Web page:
As noted in refs. ^{5,31}, if one were to target a universal and programmable interferometer, with depth equal to the number of modes, that covers densely the set of unitary matrices, the exponential accumulation of loss would prohibit showing a quantum advantage. There are then two ways around this nogo result: one can either give up programmability and build an ultralow loss fixed static interferometer, as implemented in refs. ^{1,2}, or give up universality while maintaining a high degree of multimode entanglement using longranged gates.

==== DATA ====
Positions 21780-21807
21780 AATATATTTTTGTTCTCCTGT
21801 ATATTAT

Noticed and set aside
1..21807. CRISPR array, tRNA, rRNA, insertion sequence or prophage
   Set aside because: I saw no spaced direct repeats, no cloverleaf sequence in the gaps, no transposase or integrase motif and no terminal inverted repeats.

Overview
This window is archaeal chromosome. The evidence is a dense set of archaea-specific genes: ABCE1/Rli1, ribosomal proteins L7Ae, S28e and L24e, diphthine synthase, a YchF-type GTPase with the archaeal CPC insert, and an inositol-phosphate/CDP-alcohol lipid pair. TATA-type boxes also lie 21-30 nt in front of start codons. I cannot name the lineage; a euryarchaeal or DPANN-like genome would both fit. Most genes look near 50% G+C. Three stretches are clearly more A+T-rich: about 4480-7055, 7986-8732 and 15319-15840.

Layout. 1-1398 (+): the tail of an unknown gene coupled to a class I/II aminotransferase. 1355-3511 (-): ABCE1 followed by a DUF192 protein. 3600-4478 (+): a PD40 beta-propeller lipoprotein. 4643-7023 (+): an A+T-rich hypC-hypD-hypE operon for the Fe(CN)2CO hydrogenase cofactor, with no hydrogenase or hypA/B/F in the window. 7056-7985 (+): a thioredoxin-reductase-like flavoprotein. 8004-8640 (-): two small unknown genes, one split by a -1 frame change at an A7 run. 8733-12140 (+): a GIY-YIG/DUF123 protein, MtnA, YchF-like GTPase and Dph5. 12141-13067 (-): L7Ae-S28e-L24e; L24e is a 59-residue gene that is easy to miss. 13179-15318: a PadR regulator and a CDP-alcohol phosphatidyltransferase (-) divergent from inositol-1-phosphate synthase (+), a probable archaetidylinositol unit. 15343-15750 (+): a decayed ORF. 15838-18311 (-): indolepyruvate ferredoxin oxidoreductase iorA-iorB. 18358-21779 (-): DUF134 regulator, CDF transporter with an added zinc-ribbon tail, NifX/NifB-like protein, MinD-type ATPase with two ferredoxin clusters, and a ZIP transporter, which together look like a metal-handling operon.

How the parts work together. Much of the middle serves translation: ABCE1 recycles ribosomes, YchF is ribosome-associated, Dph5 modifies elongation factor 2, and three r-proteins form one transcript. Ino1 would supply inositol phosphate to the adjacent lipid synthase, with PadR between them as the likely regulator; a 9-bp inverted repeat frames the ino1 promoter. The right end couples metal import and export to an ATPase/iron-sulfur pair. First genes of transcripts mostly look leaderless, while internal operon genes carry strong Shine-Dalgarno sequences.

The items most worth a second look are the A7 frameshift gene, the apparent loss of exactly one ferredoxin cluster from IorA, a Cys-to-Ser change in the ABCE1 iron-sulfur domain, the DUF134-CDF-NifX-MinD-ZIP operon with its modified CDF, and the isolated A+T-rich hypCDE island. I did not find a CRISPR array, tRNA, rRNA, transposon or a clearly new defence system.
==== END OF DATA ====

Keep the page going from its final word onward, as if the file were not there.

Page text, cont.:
We first consider the regime of few modes and low photon number, in which it is possible to collect enough samples to estimate outcome probabilities, and also calculate these from the experimentally characterized lossy transmission matrix T and the experimentally obtained squeezing parameters r programmed into the device. In Fig. 2 we show the probabilities inferred from the random samples collected in the experiment and compare them against the probabilities for different samples S obtained from simulations, under the ground truth assumption. We cover the output pattern of all possible permutations \((\begin{array}{c}N+M1\\ N\end{array})\), in which N is the number of photons, from 3 to 6, and M = 16 is the number of modes. To quantify the performance of Borealis we calculate the fidelity (F) and total variation distance (TVD) of the 3, 4, 5 and 6 total photonnumber probabilities relative to the ground truth. For a particular total photon number, fidelity and TVD are, respectively, defined as \(F={\sum }_{i}\sqrt{{p}_{i}{q}_{i}}\) (also known as the Bhattacharyya coefficient) and \({\rm{TVD}}={\sum }_{i}{p}_{i}{q}_{i}/2\). Parameters p_{i} and q_{i} represent the theoretical and experimental probability of the ith output pattern, respectively, and are normalized by the probability of the respective total photon number. For the total photonnumber sectors considered we find fidelities in excess of 99% and TVDs below or equal to 6.5%, thus showing that our machine is reasonably close to the ground truth in the lowN regime addressed by these data. Note that, because we are calculating all the possible probabilities with N photons, estimating outcome probabilities from the experimentally characterized transmission matrix would require us to obtain orders of magnitude more samples, beyond our current processing abilities. This limitation will lead to TVD growing as N increases and, beside the impractical computational cost, is the reason that data past N > 6 were left for subsequent benchmarks.